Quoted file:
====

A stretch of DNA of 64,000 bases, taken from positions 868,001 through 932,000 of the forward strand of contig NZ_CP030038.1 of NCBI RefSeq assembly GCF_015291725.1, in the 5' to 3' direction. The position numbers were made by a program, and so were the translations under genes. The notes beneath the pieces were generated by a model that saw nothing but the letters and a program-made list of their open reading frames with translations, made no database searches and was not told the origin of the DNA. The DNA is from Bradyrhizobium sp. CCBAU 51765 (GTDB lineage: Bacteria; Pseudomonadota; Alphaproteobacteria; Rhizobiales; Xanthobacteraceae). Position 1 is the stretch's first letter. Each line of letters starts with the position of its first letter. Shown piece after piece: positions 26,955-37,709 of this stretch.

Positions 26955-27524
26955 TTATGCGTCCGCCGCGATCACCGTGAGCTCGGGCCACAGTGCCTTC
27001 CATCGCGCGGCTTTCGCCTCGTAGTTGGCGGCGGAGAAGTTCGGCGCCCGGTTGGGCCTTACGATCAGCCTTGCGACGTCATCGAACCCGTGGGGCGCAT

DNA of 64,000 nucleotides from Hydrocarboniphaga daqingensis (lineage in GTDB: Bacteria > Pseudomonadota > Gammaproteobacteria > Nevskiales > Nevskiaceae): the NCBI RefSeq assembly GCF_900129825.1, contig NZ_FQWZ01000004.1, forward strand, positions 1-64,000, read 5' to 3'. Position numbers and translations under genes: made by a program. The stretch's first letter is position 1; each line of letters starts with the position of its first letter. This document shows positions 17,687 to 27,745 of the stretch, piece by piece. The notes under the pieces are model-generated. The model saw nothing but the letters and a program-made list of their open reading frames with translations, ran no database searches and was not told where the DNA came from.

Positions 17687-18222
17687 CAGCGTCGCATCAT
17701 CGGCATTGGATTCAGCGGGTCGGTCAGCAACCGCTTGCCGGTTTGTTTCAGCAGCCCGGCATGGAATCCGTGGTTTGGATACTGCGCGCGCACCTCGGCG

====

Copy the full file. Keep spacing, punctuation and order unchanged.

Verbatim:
A stretch of DNA of 64,000 bases, taken from positions 868,001 through 932,000 of the forward strand of contig NZ_CP030038.1 of NCBI RefSeq assembly GCF_015291725.1, in the 5' to 3' direction. The position numbers were made by a program, and so were the translations under genes. The notes beneath the pieces were generated by a model that saw nothing but the letters and a program-made list of their open reading frames with translations, made no database searches and was not told the origin of the DNA. The DNA is from Bradyrhizobium sp. CCBAU 51765 (GTDB lineage: Bacteria; Pseudomonadota; Alphaproteobacteria; Rhizobiales; Xanthobacteraceae). Position 1 is the stretch's first letter. Each line of letters starts with the position of its first letter. Shown piece after piece: positions 26,955-37,709 of this stretch.

Positions 26955-27524
26955 TTATGCGTCCGCCGCGATCACCGTGAGCTCGGGCCACAGTGCCTTC
27001 CATCGCGCGGCTTTCGCCTCGTAGTTGGCGGCGGAGAAGTTCGGCGCCCGGTTGGGCCTTACGATCAGCCTTGCGACGTCATCGAACCCGTGGGGCGCAT

DNA of 64,000 nucleotides from Hydrocarboniphaga daqingensis (lineage in GTDB: Bacteria > Pseudomonadota > Gammaproteobacteria > Nevskiales > Nevskiaceae): the NCBI RefSeq assembly GCF_900129825.1, contig NZ_FQWZ01000004.1, forward strand, positions 1-64,000, read 5' to 3'. Position numbers and translations under genes: made by a program. The stretch's first letter is position 1; each line of letters starts with the position of its first letter. This document shows positions 17,687 to 27,745 of the stretch, piece by piece. The notes under the pieces are model-generated. The model saw nothing but the letters and a program-made list of their open reading frames with translations, ran no database searches and was not told where the DNA came from.

Positions 17687-18222
17687 CAGCGTCGCATCAT
17701 CGGCATTGGATTCAGCGGGTCGGTCAGCAACCGCTTGCCGGTTTGTTTCAGCAGCCCGGCATGGAATCCGTGGTTTGGATACTGCGCGCGCACCTCGGCG